This month, the ACLU is working with Planned Parenthood in Alabama and Wisconsin to reverse restrictive Targeted Regulation of Abortion Providers (TRAP) laws that were passed in the two states last year. Last month, I wrote about TRAP laws being used as a tool to prevent access to safe and legal abortions. TRAP laws are burdensome and unnecessary laws that impose regulations on doctors and practices that provide abortions. TRAP laws close clinics, restrict practices, and introduce roadblocks to accessing abortion services. The end result of these laws is the same: clinics close and women’s access to reproductive health care is limited. Proponents of TRAP laws often argue that these laws are concerned with women’s health and safety, but, as the ACLU’s deputy legal director Louise Melling states, these laws were “designed by politicians, not doctors, with the single-minded goal of shutting down women’s health care centers and ending access to safe, legal abortion.”
In Alabama, HB 57 introduces three primary abortion restrictions: 1) admitting privileges requirements; 2) a telemedicine abortion ban; and 3) ambulatory surgical center requirements. HB 57, or the “Women’s Health and Safety Act,” requires that physicians have staff privileges at an “acute care hospital within the same standard metropolitan statistical area as the facility.” The bill essentially bans telemedicine abortions by requiring that the physician prescribing an abortion-inducing drug first examine the woman prior to providing or prescribing the necessary drug. Telemedicine abortions allow women who live in poorer, rural communities to access abortion. Generally, a woman seeking a telemedicine abortion is examined by a health care provider in their local clinic to determine the gestational age of the fetus. After the examination, the woman then speaks to the (off-site) prescribing physician virtually, who then prescribes the abortion-inducing medication. While HB 57 doesn’t ban telemedicine outright, the bill renders the service inaccessible to those who would need it most. Requiring that the prescribing physician perform the examination means that women living in rural areas must spend hours traveling in order to be seen by a physician. Finally, HB 57 requires that abortion clinics meet the standards of ambulatory surgical centers (ASC). Forcing clinics to meet these standards isn't necessary. The Guttmacher Institute has found that, in general, ASCs provide procedures that are more invasive and risky than abortion.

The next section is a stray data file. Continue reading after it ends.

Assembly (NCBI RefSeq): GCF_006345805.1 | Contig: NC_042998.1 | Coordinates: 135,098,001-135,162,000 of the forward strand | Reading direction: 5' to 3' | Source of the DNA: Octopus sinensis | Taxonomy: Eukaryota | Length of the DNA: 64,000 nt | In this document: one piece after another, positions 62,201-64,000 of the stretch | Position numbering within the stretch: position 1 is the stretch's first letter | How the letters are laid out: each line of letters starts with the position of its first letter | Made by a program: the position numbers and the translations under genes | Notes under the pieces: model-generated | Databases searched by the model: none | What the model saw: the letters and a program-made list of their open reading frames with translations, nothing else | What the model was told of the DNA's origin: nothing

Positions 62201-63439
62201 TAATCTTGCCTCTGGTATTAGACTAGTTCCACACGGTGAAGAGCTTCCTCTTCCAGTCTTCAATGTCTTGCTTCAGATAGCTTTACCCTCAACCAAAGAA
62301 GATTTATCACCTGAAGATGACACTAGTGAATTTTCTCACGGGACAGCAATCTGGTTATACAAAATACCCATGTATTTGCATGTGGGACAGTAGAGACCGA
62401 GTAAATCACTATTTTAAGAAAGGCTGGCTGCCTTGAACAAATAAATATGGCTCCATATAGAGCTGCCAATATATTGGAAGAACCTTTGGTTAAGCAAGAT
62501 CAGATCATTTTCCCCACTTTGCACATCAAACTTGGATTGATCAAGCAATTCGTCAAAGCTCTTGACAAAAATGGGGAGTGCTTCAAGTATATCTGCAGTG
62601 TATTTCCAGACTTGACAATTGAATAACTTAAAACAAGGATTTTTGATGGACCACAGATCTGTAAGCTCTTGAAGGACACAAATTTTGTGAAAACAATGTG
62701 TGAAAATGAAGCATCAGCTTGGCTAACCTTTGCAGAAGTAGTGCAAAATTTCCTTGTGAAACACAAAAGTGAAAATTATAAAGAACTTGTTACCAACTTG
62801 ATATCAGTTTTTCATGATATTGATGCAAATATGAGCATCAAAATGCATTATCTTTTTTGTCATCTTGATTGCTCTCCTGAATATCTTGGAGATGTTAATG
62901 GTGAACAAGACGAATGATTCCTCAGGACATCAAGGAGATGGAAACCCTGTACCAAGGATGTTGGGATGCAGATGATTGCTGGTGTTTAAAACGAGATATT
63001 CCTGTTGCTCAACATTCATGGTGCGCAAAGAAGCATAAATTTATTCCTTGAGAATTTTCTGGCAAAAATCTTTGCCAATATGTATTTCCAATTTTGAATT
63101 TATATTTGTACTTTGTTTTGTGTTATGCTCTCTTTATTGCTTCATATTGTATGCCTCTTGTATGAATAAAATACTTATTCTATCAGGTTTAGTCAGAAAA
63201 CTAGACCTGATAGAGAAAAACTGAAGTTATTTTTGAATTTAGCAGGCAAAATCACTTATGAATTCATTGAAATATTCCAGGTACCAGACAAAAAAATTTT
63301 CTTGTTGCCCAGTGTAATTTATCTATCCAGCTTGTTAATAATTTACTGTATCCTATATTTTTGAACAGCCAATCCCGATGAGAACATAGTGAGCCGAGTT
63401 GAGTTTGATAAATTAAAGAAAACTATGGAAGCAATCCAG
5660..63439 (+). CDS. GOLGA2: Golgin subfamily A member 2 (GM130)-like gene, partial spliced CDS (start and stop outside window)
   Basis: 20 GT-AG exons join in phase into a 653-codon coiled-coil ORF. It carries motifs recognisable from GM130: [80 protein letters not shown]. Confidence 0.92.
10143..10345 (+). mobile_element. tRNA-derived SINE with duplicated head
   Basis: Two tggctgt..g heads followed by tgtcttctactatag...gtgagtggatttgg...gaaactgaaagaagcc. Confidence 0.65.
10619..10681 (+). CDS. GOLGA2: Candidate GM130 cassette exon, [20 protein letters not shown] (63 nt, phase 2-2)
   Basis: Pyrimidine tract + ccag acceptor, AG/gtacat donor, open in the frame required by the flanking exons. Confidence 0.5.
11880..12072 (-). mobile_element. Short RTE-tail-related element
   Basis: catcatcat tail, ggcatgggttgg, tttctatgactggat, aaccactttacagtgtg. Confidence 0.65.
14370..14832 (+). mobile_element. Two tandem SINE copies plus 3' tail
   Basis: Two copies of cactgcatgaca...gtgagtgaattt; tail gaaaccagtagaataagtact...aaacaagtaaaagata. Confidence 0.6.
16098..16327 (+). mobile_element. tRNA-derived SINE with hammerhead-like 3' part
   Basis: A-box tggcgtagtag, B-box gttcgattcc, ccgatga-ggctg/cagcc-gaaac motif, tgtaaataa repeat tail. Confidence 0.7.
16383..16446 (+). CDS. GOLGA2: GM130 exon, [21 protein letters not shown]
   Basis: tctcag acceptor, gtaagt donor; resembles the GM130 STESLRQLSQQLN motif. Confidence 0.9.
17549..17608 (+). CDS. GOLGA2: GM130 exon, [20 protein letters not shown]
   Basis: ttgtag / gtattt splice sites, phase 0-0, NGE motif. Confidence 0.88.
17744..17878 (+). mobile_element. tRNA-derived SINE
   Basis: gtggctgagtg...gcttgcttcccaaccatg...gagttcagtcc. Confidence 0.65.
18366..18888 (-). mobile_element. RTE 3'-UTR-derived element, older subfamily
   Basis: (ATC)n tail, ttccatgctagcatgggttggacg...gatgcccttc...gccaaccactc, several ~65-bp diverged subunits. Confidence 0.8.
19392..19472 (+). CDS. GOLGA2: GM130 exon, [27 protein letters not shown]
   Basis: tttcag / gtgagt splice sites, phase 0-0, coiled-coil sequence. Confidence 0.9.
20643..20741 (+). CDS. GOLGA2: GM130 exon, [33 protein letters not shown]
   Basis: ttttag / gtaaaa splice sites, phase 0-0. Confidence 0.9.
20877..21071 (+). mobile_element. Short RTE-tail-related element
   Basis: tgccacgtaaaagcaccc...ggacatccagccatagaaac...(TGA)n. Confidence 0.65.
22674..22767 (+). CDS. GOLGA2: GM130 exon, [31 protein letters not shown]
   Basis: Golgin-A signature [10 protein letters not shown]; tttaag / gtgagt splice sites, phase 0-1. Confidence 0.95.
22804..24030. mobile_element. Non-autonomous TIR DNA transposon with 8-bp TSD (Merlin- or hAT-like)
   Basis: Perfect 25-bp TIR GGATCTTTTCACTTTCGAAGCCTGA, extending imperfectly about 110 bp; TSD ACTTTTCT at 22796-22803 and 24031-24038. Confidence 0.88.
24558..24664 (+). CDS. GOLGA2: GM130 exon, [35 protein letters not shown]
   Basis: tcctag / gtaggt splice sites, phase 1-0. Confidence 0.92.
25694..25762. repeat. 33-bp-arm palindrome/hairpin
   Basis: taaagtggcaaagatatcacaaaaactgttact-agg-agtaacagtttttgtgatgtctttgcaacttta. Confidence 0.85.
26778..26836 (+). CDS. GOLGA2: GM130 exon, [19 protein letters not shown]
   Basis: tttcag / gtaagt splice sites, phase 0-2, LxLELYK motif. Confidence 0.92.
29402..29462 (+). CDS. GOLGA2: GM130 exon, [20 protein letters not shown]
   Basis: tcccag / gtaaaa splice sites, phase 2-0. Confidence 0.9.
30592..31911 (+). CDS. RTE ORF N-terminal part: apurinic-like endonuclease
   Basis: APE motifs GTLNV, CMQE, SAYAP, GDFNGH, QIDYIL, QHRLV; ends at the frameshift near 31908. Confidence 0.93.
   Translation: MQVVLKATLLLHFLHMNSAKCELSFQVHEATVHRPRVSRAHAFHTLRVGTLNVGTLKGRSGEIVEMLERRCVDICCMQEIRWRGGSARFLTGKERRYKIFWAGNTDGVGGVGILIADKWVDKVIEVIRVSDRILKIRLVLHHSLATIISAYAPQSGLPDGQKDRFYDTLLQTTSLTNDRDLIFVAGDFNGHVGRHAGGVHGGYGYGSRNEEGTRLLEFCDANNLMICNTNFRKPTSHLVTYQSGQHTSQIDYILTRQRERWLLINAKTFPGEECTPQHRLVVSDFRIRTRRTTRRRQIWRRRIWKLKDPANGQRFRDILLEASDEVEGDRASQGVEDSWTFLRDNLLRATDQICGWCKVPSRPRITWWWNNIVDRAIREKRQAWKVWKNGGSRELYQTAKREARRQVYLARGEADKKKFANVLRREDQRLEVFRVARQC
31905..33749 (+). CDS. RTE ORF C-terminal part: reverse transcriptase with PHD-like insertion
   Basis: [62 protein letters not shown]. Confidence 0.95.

In Wisconsin, SB 206 introduces similar restrictions. The bill requires admitting privileges – physicians performing abortions must have admitting privileges in a hospital within 30 miles of the location where the abortion is to be performed. If this law is enacted, physicians who perform abortions without admitting privileges may face felony charges. SB 206 also amends Wisconsin’s current informed consent laws by requiring that an ultrasound must be included with the already mandated counseling. This ultrasound can be waived if the pregnancy resulted from a sexual assault or incest, but only if the incident was reported to law enforcement. The ultrasound process must include: a “simultaneous” oral explanation of the presence and location of the fetus; a display of the ultrasound images so the woman can view them; a medical description of the ultrasound images; and a means for the pregnant individual to visualize the fetal heartbeat. Currently, the only provision being challenged is the admitting privileges provision; the ultrasound requirement has been in effect since late 2013.
If HB 57 is allowed to take effect, Alabama would be left with only two health centers to provide women with safe and legal abortions. Wisconsin currently has only four health centers that can provide safe and legal abortions. If SB 206 takes effect, one provider in Milwaukee would be forced to close immediately. It’s clear that these laws are not concerned with women’s health and medical safety. It’s clear that anti-abortion opponents are waging a stealth war on abortion. If you’re tired of politicians playing doctor, click here to add your name and stand together with all of us.